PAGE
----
Today we have a report from Open Longevity School: Summer Camp 2018, an initiative in Russia focused on developing a personal health and longevity strategy, Elena Milova went to investigate.


When we ask researchers when, in their opinion, the cures for aging will be ready, we often hear an optimistic answer: 20–25 years. As a well-informed optimist, I add another 10 years to this number, because wherever the therapies appear, it will take time for them to be distributed to other countries and become affordable. I will be happy if it takes less time, but what if it doesn’t? I am nearly 40, and when I add 35 years to my current age, I vividly imagine how my reflection in the mirror will show a 75-year-old lady. Honestly, I don’t want to see my body change, and it can explain why I aspire to get first-hand information about any means to slow down aging as soon as possible. Evidence-based information, of course.

Before I tell you my story of discovering how to control my aging, I must provide a disclaimer. This article does not contain any medical recommendations. The websites of the projects I will tell you about, once again, do not contain medical recommendations and cannot be independently used to make health decisions. The experience I will share, and the activities of the projects I will tell you about, are aimed at teaching you about the existing scientific knowledge about aging and interventions that have the potential to change the way we age. Whatever you decide to implement in your everyday life, please talk to your medical advisor first.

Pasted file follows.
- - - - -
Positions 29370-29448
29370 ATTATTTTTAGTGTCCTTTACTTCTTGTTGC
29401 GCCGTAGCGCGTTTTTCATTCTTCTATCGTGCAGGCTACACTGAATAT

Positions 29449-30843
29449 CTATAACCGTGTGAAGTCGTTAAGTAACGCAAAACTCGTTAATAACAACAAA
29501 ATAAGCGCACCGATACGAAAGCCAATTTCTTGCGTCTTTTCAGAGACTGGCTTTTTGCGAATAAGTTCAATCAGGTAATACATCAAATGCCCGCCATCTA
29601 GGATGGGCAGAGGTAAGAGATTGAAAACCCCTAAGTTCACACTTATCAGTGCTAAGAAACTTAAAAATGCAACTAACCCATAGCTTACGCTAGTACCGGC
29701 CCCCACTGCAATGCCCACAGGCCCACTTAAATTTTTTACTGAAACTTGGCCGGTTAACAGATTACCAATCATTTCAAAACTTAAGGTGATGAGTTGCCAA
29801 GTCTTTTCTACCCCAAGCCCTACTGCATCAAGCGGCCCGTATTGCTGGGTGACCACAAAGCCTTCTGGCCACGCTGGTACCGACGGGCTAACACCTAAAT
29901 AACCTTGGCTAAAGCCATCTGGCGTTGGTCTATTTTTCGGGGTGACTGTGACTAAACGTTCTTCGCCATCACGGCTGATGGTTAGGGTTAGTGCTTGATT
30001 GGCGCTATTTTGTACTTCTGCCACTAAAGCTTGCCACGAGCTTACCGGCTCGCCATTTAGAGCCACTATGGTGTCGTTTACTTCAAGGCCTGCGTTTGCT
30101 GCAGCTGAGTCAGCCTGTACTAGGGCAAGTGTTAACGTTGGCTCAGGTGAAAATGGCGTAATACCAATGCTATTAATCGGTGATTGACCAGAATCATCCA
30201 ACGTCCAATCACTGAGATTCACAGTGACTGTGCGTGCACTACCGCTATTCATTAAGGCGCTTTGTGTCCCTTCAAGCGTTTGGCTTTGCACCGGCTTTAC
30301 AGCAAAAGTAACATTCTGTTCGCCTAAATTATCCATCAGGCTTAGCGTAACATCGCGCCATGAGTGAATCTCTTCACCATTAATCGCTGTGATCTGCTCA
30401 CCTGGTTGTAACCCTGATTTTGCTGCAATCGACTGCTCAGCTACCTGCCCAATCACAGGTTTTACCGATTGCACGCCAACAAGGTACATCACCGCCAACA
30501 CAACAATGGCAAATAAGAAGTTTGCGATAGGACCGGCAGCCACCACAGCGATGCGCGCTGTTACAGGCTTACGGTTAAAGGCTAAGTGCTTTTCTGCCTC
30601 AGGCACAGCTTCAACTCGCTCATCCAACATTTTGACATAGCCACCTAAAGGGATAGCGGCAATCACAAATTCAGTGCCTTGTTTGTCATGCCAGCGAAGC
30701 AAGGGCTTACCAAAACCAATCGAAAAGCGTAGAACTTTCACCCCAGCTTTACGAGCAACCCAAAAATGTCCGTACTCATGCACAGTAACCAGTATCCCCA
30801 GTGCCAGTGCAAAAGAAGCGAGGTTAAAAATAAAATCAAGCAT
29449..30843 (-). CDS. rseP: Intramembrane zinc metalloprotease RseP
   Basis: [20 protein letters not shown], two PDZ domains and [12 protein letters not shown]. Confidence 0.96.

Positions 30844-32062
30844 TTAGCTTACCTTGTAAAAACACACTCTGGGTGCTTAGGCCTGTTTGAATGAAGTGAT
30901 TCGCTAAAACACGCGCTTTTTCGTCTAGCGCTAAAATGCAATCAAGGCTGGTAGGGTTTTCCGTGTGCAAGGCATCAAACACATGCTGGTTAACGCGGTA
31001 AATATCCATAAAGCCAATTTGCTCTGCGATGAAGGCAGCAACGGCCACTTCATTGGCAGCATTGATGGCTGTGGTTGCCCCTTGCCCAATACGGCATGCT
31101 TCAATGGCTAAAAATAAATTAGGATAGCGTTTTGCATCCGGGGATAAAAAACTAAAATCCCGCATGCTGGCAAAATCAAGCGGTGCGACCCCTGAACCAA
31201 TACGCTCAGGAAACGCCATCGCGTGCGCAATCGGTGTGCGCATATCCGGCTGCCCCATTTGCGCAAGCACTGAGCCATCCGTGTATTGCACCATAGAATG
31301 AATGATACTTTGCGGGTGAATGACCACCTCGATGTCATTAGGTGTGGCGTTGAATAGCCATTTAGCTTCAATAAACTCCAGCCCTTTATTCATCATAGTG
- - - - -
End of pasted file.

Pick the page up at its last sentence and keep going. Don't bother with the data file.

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Jul 11, 2018

Imagine the Sun Switched Off for 24 Hours

Posted by in category: futurism

If the sun stopped working for 24 hours, what would happen to Earth?

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Jul 11, 2018

Science fiction becomes science fact as researchers create liquid metal heartbeat

Posted by in categories: innovation, physics

In a breakthrough discovery, University of Wollongong (UOW) researchers have created a “heartbeat” effect in liquid metal, causing the metal to pulse rhythmically in a manner similar to a beating heart.

Their findings are published in the 11 July issue of Physical Review Letters, the world’s premier journal for fundamental physics research.

The researchers produced the heartbeat by electrochemically stimulating a drop of liquid gallium, causing it to oscillate in a regular and predictable manner. Gallium (Ga) is a soft silvery metal with a low melting point, becoming liquid at temperatures greater than 29.7C.